sounds were made in the lower frequency displacement mode, higher frequency displacement
mode, the unfiltered velocity, and the unfiltered
acceleration mode. All recordings were made
during normal respiration for a period of at least
10 successive heart beats covering at least two
respiratory cycles. The recorded signals were then
played back, and again passed through the
Krohn-Hite, now being employed as a band pass
filter. Upon playback, the filter was set so that
there was a band of 20 Hz (10 Hz on each side
of the nominalfrequency) at each of the calibrated
sine wave frequencies, described below. The
signals were then fed to the oscillograph and
recorded on the oscillograph paper.
'
'
1
359
Distribution of the heart sounds in normal man
Calibration A series of sine waves with known
frequencies and amplitudes (as measured on a
Tectronix oscilloscope) were generated by a
wide range Hewlett-Packard oscillator. The
frequencies of the sine wave selected were 30, 50,
7 3 90, 110, 130, 150, 170, I90,2IO, 31% and 410
Hz.l These signals were introduced into the
system in place of the microphone signals, and
second heart sounds were measured in millimeters, and the results were transformed into
sound pressure levels, expressed as dyne/cmz, or
as dB with respect to 4 4 z x 1 ~ - 4 dyne/cmz
peak-to-peak (which was derived from the
accepted standard rms sound pressure level of
2x
d ~ n ~ / ~ mThe
z ) .calculations involved in
this study are described below.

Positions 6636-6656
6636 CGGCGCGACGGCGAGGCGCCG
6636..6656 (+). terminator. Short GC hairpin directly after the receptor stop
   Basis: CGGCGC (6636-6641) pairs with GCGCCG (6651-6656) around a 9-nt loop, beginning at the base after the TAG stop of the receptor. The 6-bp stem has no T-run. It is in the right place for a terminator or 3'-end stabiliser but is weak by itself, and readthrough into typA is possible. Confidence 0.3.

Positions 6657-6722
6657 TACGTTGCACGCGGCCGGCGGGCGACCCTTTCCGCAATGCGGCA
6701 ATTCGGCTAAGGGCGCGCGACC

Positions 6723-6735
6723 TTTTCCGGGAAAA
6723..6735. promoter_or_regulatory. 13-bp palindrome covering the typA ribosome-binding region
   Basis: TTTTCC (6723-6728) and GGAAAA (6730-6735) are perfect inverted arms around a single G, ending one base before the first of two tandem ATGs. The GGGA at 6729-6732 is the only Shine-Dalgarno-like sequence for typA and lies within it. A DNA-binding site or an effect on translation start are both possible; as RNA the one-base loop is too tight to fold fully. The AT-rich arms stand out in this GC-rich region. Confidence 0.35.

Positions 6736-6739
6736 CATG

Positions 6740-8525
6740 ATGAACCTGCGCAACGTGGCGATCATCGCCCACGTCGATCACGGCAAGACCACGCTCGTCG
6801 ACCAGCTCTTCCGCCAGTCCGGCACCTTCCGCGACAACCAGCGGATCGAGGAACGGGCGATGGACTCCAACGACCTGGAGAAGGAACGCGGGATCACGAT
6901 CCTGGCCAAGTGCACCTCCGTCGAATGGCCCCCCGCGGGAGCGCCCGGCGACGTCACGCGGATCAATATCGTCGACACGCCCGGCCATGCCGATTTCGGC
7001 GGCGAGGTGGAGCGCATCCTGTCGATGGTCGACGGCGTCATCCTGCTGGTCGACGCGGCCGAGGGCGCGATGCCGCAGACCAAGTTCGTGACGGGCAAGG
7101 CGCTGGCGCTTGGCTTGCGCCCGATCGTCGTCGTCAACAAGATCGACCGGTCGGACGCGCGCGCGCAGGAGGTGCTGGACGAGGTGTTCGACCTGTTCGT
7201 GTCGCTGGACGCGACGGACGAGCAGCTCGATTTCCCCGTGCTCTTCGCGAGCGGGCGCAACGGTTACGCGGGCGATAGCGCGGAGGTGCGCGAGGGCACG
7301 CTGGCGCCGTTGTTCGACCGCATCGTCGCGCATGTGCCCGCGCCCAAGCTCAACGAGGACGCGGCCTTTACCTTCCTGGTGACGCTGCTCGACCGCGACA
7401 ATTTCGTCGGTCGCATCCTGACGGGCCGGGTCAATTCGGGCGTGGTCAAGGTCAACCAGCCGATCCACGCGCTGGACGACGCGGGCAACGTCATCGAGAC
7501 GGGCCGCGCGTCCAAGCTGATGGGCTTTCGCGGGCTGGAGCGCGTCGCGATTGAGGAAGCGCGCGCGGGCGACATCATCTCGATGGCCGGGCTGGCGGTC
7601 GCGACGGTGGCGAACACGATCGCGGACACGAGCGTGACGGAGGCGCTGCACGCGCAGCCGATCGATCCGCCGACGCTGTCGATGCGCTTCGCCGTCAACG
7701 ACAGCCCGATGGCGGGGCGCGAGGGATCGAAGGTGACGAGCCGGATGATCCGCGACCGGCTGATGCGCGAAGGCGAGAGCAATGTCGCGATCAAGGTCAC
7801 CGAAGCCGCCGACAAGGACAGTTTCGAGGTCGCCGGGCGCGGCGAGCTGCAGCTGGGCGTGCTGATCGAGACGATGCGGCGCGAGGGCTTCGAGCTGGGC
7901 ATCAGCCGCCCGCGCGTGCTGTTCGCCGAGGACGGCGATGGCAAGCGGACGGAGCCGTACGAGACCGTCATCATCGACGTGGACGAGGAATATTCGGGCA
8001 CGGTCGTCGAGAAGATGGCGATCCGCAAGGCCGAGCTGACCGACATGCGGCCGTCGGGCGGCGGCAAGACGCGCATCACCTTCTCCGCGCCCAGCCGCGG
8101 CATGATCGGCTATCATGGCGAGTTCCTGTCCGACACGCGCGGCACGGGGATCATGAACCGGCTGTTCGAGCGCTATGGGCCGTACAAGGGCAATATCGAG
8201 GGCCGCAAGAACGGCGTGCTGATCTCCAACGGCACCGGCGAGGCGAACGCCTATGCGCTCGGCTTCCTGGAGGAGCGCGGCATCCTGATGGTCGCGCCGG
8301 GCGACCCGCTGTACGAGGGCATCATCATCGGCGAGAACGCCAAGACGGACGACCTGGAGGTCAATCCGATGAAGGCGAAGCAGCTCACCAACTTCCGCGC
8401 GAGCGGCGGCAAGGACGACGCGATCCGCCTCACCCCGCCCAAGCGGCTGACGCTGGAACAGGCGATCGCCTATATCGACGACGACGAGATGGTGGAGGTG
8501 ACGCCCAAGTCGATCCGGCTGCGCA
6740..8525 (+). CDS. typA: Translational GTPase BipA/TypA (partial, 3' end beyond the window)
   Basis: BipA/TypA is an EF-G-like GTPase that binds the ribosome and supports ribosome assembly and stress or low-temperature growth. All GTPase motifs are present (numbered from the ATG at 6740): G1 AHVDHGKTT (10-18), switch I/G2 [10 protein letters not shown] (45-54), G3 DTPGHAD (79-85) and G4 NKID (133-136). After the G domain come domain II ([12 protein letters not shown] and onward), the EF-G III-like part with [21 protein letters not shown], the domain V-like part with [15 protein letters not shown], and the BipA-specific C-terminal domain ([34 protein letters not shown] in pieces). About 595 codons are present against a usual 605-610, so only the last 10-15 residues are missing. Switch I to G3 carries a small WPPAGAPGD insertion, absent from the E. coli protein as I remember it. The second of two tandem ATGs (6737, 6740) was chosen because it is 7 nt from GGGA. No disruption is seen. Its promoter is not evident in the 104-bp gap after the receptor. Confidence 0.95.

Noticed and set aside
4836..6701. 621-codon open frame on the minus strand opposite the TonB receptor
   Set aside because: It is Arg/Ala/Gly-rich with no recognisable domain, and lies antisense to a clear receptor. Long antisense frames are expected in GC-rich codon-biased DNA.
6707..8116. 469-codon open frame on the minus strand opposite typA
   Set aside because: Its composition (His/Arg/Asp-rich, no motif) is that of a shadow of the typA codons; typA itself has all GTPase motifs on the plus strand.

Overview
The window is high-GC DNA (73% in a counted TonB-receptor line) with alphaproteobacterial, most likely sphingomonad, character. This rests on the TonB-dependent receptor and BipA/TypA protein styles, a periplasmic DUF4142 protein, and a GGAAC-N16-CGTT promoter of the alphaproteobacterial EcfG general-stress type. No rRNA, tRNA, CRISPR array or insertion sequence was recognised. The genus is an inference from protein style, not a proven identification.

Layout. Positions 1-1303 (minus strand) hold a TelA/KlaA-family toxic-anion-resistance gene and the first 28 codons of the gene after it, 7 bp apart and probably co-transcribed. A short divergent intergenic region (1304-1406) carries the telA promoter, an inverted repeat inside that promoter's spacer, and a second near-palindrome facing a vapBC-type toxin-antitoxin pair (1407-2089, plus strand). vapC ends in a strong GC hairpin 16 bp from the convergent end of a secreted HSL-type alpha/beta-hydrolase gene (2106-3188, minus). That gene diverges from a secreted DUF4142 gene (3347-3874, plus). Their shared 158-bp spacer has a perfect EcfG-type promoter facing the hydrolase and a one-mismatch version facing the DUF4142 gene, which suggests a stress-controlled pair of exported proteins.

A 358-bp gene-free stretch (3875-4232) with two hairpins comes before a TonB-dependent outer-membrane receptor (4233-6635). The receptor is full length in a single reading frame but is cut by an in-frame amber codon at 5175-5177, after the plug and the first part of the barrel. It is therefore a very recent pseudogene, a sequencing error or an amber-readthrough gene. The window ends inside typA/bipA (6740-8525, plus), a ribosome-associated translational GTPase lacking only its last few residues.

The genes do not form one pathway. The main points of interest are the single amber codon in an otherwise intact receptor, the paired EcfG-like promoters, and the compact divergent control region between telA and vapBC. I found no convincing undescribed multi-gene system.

order to detect heart sounds. The amplitude of
of the system as determined from the sine wave
procedure (see Appendix).
frequency sounds Were well displayed by use of
the displacement tracing while the higher ones
were better revealed by the velocity tracing, due
to the characteristics of the differentiating
c i r c ~ i t The
. ~ deflections caused by the first and
1 The
bands studied were adjoining bands from
20-40 HZ to 400-420 Hz. Lower bands were not
studied because of difficulty in recognizing single
waves coinciding with the heart sounds.
The validity of employing two different modes of
measurement - that is, displacement amplitude for
the lower frequency bands and velocity amplitude for
the higher frequency bands - was evaluated. The
frequency bands of 60-80 Hz, and 80-100 Hz allowed
simultaneous measurement of both displacement
amplitude and velocity amplitude. The results of
calculating the sound pressure level from each of these
modes was compared. The ratio of the displacement
value to the corresponding velocity value was calculated for each of 70 heart sounds. The average ratio
was I.oo4, with a standard deviation of 0 . ~ 9 6 These
.
figures indicate that the results from displacement
recordings were consistent with those from the
corresponding velocity recording within the range of
experimental error expected in this study.
I , 2, and ~
~ I). b~h~ l average
~
slope of
the attenuation was - 6 ' 5 dB/octave at the
apex, - 7 ' 5 dB/octave a t the m i d ~ r a e c o r d i ~ m ,
a n d - 8 . 5 dB/octave a t the second left interspace. The sound pressure distribution over
the frequency spectrum showed a n extreme
individual variability in pattern (Table 2).
However, this variability was least a t the
midpraecordium. When the intensity of I was
analysed at the three microphone locations
for t h e various frequency bands, it was noted
that the intensity tended t o show a relative
maximum in the lower frequencies a t the
midpraecordium, and in the higher frequencie~
at the apex.
Second heart sound (11) As for the first heart
the intensity level Of the second sound
This 'and the following abbreviations are consistent with 'the International Standardization of
Phonocardiographic Symbols (Holldack, Luisada, and
Ueda, 1965).
360